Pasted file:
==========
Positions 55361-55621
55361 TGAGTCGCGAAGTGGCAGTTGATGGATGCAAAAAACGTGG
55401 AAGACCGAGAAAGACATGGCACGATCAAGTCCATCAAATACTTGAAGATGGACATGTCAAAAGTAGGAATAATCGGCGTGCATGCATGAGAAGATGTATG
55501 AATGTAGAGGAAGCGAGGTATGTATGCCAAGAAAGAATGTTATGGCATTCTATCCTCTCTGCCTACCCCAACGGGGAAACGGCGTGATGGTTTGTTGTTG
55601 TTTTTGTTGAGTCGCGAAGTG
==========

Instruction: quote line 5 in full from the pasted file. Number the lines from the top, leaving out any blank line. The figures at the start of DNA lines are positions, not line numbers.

55601 TTTTTGTTGAGTCGCGAAGTG